// the likelihood we could experience > 50s duration based upon estimated distribution?
gamma.ComplementaryDistributionFunction(50.) //6.8%
// is there a correlation of runtime to time of the day the step is started?
batchSteps?HourOfDay <-
batchSteps |> Frame.mapRowValues (fun row ->
let t = row.GetAs<DateTime>("Start")
t.Hour
)
let t0 = batchSteps.Rows.[1].GetAs<DateTime> "Start"
batchSteps?HoursFromZero <-
batchSteps |> Frame.mapRowValues (fun row ->
let t = row.GetAs<DateTime>("Start")
let timespan = t - t0
(int)timespan.TotalHours
)
// let's just do this on a filtered view of the step 2 data since it's the longest
let step2Only =
batchSteps
|> Frame.filterRowValues(fun row -> row.GetAs<string>("Step#") = "Step 2")
let flatXYArray2D a2d =
[| for x in [0..(Array2D.length1 a2d) - 1] do
yield (a2d.[x,0], a2d.[x,1])
|]
let durationVsHourFrom0 =
step2Only.Columns.[["HoursFromZero"; "Duration"]]
|> Frame.toArray2D
let durationVsHourOfDay =
step2Only.Columns.[["HourOfDay"; "Duration"]]
|> Frame.toArray2D
// visually suggests step2 runs slower in the middle of each day
flatXYArray2D durationVsHourFrom0
|> Chart.Scatter |> Chart.WithOptions (Options(title="Mean hourly durations for Step2 versus hour of the day", hAxis=Axis(title="Time from start of data collection in hours")))
// bit clearer if we plot just against the hour of the day that step 2 began
flatXYArray2D durationVsHourOfDay
|> Chart.Scatter |> Chart.WithOptions (Options(title="Mean hourly durations for Step2 versus hour of the day", hAxis=Axis(title="Hour of day step 2 began execution")))
// is this because there's more steps running in the hour?
// let's check across steps of all types
let stepsByDayHour =
batchSteps.GetColumn<DateTime>("Start")
|> Series.mapValues (fun dt -> dt.Day, dt.Hour)
let groupAllByHour = step2Only.GroupRowsBy<int>"HoursFromZero"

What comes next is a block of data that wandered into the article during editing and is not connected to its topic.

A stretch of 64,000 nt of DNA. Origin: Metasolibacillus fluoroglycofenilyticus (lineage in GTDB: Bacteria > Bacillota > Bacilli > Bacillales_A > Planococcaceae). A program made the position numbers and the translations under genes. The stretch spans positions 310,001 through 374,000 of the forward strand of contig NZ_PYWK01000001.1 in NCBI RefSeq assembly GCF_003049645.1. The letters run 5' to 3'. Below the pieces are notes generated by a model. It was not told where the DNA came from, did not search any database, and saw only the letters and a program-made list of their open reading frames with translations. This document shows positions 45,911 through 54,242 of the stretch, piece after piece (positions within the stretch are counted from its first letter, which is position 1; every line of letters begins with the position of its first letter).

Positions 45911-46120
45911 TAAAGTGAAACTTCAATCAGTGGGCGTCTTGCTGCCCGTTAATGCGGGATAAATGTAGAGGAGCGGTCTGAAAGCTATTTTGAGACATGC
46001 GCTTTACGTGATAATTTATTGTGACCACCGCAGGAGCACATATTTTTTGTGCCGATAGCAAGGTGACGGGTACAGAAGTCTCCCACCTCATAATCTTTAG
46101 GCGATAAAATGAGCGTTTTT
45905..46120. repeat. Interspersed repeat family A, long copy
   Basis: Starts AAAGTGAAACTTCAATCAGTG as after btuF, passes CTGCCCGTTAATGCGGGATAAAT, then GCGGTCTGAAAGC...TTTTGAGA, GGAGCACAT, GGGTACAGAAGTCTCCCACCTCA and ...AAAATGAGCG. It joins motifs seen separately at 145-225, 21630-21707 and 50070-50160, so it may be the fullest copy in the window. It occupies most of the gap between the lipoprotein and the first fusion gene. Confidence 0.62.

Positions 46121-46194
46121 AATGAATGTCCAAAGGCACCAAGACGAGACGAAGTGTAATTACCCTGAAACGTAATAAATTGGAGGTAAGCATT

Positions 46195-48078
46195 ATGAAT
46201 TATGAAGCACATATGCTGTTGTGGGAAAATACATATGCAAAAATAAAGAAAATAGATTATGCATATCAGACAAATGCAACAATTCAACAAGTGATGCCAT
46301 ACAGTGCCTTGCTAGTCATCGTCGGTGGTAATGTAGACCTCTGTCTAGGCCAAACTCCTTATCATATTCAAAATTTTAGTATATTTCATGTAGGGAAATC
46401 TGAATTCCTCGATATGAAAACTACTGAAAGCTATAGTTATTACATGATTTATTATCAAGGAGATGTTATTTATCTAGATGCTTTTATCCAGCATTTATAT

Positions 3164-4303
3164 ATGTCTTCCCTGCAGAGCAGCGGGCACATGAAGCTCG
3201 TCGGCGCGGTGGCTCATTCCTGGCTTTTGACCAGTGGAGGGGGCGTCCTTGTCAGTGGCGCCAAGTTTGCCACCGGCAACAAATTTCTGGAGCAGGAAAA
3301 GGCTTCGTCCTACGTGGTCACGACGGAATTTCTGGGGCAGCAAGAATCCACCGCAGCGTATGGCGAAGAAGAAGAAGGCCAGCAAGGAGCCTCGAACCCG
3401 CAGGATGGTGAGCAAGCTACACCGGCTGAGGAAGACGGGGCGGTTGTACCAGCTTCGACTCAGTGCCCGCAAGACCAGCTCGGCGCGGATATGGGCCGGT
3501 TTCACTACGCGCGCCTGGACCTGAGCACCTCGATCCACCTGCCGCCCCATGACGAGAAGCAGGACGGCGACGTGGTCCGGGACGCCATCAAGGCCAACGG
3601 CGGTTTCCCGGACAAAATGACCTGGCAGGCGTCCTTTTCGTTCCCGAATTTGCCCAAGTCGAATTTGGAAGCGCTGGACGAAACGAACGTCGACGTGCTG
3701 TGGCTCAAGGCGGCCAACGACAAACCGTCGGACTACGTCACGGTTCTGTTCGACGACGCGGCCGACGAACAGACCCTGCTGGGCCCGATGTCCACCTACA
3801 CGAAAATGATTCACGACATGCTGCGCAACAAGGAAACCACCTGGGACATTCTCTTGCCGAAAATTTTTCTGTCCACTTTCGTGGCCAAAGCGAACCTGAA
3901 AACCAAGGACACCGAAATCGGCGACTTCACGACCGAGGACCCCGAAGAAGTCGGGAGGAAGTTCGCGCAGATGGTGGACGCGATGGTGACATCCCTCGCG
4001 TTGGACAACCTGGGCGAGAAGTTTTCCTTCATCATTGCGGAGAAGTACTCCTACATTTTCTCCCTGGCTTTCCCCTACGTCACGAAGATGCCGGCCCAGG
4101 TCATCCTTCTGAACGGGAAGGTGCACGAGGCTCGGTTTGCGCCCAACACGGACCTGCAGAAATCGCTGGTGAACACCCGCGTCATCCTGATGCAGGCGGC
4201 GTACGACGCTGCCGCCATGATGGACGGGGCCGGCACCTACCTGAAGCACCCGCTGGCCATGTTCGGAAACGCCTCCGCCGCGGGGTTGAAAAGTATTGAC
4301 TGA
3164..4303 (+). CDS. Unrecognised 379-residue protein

let groupStep2ByHour = step2Only.FilterRowsBy("Step#", "Step 2").GroupRowsBy<int>"HoursFromZero"
let meanStep2DurationByHour = groupStep2ByHour?Duration |> Stats.levelMean fst
let stepsByHour = groupAllByHour?HoursFromZero |> Stats.levelCount fst |> Series.mapValues (fun s ->(float)s)
// load definitely comes on in the middle of each working day
stepsByHour
|> Chart.Line
|> Chart.WithOptions (Options(title="Number of steps of all types executed per hour",
hAxis=Axis(title="Hours from start of data collection")))
// but does concurrent load equate to longer run times?
let stepStats = frame ["MeanStep2Durations" => meanStep2DurationByHour; "TotalStepsEachHour" => stepsByHour]
// but no obvious correlation between the current load and the mean durations (for step 2)
Seq.zip (stepsByHour |> Series.values) (meanStep2DurationByHour |> Series.values)
|> Chart.Scatter
|> Chart.WithOptions (Options(hAxis=Axis(title="Number of steps executed in the hour"),
vAxis=Axis(title="Mean duration for step 2")))
// and we could go on asking many more questions
// if we wanted to extract data to excel - use the SaveCsv method on a frame
// if we had an output variable dependent upon a number of input variables
// then it would be interesting to explore regression methods
// and machine learning using Accord
// but we really need a different data set for that!